Re-Write Your Story with Music & Narrative Therapy


As human beings we seem to have a deep need to tell and share our stories. It appears to be in our very nature to live and understand our lives in a narrative way. Often we create and share stories culturally through books and other media to find meaning in our experiences, teach and comfort children, and to pass on knowledge, values and traditions. This is also true in our personal lives. We all have many stories, experiences and events we are seeking to understand and make meaningful. Stories about who we are and what has happened, our relationships, our passions, our problems, our past failures and our future hopes. As author and Narrative Therapist, Alice Morgan puts it “a Narrative is like a thread that weaves the events together, forming a story” ( Morgan, 2002, p. 5).


In my work as a Board-Ceritifed Music Therapist I have often witnessed the power music can have on our life stories. Music can transport us back to the sensory-rich details of an all but forgotten memory. It can support us in our most formative years as we struggle to find a sense of identity, cope with overwhelming emotions, and provide comfort to know we are not alone. Much like in film, music becomes the score or soundtrack to the most important, emotional and meaningful moments in our lives. In this way, music becomes wired into our brains and bodies and can be a tool to piece together the many stories of your life into a coherent narrative.


One way to make the most of this powerful relationship between music and narratives is by creating what I call a “Life Story Playlist”. A Life Story Playlist is a very personal and creative way to thread together important events in your life and pair each with a specific song. When this is done in therapy, I will collaborate with clients to identify what significant experiences in their life they would like to include on this playlist and what music best represents or symbolizes those events. It may be that the lyrics to a certain song perfectly communicate something you hadn’t found the words for, or maybe a song highlights a long-held value of yours, or reflects a time in your life you are proud of where a certain problem had less of a hold on you. You may chose songs where the mood or overall vibe of the music puts you in touch with a feeling and helps you process your emotions.


“The past which is not recoverable in any other way is embedded, as if in amber, in the music, and people can regain a sense of identity. . . ” — Oliver Sacks


While music can be nostalgic and there can be value in reminiscence, the main goal of this exercise is not to re-live or become stuck in the past. In fact, it is quite the opposite. Life Story Playlists are used in therapy to bring forward the stories of strength, meaning and hope throughout your life. Particularly when those stories have been overshadowed by problems or unresolved trauma in the past. Importantly, if trauma has impacted your sense of having a coherent narrative, leaving you feeling fragmented or even with missing memories, it is possible that music can bring up overwhelming feelings and even be triggering. At our therapy practice in Pasadena, I will work closely with you in a trauma-sensitive way to ensure this is a safe tool for healing and not regression. In this way, music can be used as a resource to open up perspectives and possibilities. It has been my experience that when used in a supportive, healing context, even music associated with past negative events can be transformed into a positive resource to ground you in the present and help you heal. Your story is not fixed and there is always the possibility of new meanings, perspectives and narratives.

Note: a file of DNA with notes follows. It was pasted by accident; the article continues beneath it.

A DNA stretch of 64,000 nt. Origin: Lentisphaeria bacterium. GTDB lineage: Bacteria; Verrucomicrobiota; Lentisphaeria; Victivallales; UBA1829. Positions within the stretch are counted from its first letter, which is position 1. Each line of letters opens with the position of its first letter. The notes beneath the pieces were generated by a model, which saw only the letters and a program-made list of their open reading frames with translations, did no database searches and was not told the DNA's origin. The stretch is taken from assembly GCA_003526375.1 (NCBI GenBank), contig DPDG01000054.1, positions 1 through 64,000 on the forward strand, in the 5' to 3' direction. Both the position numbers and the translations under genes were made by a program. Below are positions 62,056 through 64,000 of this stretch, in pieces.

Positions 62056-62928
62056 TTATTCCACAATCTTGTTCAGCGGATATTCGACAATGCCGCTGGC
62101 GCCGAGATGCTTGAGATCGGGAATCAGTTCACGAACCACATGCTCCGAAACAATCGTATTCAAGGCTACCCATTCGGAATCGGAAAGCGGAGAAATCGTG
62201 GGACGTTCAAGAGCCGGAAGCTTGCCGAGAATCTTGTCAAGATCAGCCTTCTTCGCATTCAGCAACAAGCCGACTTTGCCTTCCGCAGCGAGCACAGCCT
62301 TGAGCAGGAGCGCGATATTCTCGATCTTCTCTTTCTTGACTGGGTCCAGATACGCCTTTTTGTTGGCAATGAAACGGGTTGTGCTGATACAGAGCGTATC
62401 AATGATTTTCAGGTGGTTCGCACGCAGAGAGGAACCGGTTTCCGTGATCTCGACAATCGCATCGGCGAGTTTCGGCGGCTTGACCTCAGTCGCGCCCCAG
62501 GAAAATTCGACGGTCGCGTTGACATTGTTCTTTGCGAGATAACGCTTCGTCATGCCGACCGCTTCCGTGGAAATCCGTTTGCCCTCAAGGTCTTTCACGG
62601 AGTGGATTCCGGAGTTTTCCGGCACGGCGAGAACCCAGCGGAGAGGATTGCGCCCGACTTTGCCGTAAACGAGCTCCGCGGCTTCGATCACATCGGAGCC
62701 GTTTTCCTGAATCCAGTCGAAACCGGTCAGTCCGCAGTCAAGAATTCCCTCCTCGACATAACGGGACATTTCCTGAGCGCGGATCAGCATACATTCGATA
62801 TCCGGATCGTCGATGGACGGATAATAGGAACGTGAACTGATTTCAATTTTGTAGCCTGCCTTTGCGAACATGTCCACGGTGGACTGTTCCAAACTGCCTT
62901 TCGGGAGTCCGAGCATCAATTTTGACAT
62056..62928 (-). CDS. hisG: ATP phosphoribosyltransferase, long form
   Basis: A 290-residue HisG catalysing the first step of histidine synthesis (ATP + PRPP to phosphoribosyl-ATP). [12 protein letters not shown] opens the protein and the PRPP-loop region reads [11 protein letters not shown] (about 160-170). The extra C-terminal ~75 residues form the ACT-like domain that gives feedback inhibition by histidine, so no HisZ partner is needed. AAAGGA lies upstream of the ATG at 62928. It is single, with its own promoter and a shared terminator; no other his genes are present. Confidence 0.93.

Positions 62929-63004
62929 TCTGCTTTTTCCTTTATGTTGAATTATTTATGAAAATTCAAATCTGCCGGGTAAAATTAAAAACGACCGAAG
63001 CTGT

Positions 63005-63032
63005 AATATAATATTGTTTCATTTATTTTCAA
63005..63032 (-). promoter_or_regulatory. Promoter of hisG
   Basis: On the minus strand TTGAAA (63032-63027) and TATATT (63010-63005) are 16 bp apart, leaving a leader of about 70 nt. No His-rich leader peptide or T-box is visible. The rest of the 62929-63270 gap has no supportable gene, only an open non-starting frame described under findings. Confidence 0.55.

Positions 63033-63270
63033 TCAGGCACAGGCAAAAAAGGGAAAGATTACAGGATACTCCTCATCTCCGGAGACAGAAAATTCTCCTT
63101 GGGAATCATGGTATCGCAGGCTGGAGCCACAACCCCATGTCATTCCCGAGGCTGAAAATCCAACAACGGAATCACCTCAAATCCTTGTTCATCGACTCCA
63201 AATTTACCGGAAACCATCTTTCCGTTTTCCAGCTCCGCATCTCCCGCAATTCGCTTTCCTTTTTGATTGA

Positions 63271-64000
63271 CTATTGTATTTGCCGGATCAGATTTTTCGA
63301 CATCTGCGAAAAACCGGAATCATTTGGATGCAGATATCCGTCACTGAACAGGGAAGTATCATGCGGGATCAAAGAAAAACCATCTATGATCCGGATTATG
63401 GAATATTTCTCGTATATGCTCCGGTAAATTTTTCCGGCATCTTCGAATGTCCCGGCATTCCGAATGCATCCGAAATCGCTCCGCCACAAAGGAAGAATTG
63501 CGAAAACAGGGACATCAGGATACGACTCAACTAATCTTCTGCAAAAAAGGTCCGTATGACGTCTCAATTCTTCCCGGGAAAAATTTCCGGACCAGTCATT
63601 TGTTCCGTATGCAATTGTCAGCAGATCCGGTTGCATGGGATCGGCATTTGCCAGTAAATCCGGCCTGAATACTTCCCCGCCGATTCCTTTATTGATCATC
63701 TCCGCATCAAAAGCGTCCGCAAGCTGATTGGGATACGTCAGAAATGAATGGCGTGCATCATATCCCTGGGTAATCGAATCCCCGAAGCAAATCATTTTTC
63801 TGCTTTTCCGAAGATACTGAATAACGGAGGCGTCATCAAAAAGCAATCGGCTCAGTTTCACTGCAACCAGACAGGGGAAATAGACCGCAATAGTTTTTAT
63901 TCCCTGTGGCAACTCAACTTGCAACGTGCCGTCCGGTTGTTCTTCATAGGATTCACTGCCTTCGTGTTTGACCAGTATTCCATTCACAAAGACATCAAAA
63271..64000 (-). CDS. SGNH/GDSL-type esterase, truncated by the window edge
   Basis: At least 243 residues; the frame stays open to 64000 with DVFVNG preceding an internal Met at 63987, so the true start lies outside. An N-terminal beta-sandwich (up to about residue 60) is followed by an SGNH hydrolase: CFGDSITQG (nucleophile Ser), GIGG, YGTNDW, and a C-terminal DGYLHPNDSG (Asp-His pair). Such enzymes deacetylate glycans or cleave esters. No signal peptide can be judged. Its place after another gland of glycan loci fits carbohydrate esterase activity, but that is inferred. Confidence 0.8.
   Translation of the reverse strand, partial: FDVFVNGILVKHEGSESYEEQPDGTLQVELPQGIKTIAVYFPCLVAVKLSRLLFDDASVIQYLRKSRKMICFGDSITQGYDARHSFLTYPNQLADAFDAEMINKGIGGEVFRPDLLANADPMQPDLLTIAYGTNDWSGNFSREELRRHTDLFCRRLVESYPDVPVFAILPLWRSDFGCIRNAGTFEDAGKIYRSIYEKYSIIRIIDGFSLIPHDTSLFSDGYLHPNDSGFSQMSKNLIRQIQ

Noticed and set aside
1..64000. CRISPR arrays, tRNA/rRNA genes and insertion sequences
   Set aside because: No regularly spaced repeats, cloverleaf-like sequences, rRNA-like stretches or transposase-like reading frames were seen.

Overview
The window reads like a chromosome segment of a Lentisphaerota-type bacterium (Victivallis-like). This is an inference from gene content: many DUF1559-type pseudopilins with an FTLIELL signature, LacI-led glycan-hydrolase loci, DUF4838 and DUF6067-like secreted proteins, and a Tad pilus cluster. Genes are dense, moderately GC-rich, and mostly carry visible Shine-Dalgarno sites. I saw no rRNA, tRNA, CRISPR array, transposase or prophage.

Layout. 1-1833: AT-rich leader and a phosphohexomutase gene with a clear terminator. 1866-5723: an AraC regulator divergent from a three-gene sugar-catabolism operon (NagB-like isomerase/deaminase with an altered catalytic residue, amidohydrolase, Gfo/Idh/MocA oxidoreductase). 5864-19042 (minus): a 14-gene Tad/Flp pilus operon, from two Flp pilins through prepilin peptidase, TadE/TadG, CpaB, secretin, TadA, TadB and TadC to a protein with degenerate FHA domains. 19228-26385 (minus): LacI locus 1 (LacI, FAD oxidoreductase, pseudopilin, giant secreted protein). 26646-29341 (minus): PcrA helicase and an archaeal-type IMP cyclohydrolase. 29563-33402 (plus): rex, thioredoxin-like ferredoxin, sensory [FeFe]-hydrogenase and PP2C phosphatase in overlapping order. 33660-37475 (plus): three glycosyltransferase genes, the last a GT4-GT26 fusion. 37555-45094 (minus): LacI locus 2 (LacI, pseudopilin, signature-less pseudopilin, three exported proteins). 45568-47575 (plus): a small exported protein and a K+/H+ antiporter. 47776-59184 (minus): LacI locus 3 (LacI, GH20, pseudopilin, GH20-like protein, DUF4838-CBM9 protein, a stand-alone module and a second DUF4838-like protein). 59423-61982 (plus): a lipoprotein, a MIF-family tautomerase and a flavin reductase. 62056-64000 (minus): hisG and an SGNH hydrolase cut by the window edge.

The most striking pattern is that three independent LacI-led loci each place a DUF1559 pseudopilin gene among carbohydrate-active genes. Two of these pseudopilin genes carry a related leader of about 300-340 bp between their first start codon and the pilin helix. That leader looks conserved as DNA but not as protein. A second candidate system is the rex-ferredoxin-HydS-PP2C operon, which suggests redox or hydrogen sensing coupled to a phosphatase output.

If you are interested in finding out more about how using music and narrative therapy may be a part of your own healing journey, reach out and contact Scott at California Integrative Therapy for a free consultation or to schedule a session. Scott provides individual therapy in Pasadena, couples therapy in Pasadena and group therapy in Pasadena. Taking a highly integrative, compassionate and collaborative approach Scott considers it a privilege to honor all parts of his client’s stories as they seek to create meaning, growth and change in their lives.

References and Further Reading

Barry, T. J., Lenaert, B., Hermans, D., Raes, F., & Griffith, J. W. (2018). Meta-analysis of the association between autobiographical memory specificity and

exposure to trauma. Journal of Traumatic Stress 31(1), 35-46.

Cohen, J. A., & Mannarino, A. P. (2015). Trauma-focused cognitive behavior therapy for traumatized children and families. Child and Adolescent Psychiatric

Clinics of North America, 24(3), 557- 570.

Foa, E. B. (2011). Prolonged exposure therapy: Past, present and future. Depression and Anxiety, 28(12), 1043–1047.

Green, A. (2011). Art and music therapy for trauma survivors. Canadian Art Therapy Association Journal, 24(2), 14-19.

Herman, J. L. (2002). Recovery from psychological trauma. Psychiatry and Clinical Neurosciences, 52(1), S98–S103.

Morgan, A. (2002). What is narrative therapy?: An easy-to-read introduction. Dulwich Centre Publications.

Sutton, J. P., & De Backer, J. (2009). Music, trauma and silence: The state of the art. The Arts in Psychotherapy, 36(2), 75-83.

van der Kolk, B. A. (2014). The body keeps the score: Brain, mind, and body in the healing of trauma

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